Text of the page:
Now, as she moves forward, it is that same sense of possibility that Hoda hopes she can pass on to other survivors. “There’s nothing I want to do more now than help other women who are going through [breast cancer]. When you’ve walked in those shoes, to be able to make the path a little smoother is a gift.” But it’s a path, Hoda knows, that is treacherous at times. “It’s overwhelming, and nobody wants to hear, ‘It gets better.’ But there’s a time in our lives for all of us, no matter what’s wrong, when we’re all in the fetal position, sucking our thumbs all of us. The question is, What do you do when you’re down there?” This defining moment, she says, will make all the difference: “Some people tend to stay down there longer in that position, and some people stand up. Somewhere deep, deep, deep down in that place you can barely touch that’s the place you have to find the strength to stand up.” Because if you can raise yourself up, you have an incredible gift awaiting you. “If you survive breast cancer, it could be the best thing that happened to you because suddenly you are empowered; because you have strength now; because you realize that your life has margins it’s to be valued and not wasted.”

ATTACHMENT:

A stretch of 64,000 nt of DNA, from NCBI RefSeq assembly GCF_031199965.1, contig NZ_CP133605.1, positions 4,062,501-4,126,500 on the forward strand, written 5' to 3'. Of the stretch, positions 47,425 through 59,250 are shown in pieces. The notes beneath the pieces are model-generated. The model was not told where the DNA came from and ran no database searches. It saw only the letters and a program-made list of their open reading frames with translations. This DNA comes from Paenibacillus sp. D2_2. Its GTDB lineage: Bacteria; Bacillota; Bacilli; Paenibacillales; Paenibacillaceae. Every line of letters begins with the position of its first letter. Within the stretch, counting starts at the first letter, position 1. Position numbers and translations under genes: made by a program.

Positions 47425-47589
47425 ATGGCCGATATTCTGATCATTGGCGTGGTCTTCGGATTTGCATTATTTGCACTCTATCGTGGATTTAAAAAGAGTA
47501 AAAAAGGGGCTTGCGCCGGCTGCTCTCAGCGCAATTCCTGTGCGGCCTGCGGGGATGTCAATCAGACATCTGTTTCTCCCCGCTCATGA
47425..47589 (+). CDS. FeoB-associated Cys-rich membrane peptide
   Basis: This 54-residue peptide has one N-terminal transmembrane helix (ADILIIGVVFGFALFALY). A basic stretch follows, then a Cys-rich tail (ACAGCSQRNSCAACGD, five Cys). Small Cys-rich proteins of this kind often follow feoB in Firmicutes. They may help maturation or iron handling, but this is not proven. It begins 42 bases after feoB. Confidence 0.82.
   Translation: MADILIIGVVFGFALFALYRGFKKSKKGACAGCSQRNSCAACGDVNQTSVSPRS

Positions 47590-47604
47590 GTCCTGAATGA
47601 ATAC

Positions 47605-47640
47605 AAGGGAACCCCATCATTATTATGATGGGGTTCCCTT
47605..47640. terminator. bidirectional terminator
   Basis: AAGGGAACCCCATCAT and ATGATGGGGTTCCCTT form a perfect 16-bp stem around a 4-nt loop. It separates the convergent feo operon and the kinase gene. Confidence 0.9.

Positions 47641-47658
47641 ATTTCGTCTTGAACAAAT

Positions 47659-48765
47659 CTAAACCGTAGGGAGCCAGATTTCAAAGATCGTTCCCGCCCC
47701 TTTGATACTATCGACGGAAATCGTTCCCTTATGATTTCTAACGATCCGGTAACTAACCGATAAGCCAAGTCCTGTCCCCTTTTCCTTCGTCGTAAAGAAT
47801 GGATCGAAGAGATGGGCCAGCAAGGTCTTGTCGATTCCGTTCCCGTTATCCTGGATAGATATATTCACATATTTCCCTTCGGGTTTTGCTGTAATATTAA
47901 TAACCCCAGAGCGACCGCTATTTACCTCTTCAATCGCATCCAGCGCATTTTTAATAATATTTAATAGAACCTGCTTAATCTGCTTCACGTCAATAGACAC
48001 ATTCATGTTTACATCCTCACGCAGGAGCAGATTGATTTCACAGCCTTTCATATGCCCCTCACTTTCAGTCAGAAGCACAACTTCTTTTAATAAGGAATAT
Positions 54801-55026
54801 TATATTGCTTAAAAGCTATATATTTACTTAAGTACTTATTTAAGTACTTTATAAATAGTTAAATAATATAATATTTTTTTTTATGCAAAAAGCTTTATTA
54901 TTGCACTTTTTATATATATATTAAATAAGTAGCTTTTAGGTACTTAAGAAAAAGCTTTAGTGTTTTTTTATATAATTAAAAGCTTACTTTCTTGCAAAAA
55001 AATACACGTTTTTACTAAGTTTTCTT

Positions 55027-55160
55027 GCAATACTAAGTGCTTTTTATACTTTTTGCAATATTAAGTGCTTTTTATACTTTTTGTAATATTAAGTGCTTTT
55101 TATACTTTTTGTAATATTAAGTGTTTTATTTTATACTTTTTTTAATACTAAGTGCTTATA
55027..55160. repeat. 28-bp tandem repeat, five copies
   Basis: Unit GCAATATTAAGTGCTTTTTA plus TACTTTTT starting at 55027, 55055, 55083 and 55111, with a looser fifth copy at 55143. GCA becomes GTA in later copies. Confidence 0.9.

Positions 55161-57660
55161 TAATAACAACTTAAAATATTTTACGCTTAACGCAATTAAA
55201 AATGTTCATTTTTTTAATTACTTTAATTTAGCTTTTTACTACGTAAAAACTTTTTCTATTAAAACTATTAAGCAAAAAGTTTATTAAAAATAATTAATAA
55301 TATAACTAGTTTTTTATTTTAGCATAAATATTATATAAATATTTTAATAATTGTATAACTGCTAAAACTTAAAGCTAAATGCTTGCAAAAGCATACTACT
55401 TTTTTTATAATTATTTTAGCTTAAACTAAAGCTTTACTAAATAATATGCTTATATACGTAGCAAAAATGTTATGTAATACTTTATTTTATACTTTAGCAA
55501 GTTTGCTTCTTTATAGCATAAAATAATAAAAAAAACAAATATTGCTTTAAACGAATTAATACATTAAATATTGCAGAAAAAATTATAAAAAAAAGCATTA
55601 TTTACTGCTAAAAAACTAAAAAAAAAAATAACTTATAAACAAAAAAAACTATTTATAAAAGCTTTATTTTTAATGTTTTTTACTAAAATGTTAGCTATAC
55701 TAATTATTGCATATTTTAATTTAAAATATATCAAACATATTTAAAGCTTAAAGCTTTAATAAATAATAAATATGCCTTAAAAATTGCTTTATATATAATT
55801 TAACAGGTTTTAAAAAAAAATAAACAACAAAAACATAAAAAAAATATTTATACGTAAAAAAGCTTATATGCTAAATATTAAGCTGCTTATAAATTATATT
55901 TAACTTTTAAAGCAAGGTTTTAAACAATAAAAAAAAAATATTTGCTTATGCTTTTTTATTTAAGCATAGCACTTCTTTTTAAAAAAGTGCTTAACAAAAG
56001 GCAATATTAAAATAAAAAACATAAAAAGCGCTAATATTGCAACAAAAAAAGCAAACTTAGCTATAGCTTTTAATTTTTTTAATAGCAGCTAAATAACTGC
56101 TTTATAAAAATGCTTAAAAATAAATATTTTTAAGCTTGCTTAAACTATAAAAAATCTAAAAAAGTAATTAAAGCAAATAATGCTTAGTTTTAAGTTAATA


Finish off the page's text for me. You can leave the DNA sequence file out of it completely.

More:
Not wasting a moment herself these days, when we speak on the phone Hoda has recently returned from delivering a speech to breast cancer survivors. She feels incredibly certain about her own desire to make a difference, and each encounter with her fellow survivors confirms her commitment. “The instant kinship you feel with people who have been through it, it’s amazing the intangible bond.” And she’s certain, she says, that this is the direction her life was meant to take. “I don’t know how many more minutes I would have wasted in my life if it hadn’t been for this maybe a lot more. But instead I feel like I’m on this direct path.” In continuing to share her story of survivorship and to nurture the compelling stories she delivers on the air, there’s no doubt that Hoda’s voice will continue to transform and transcend.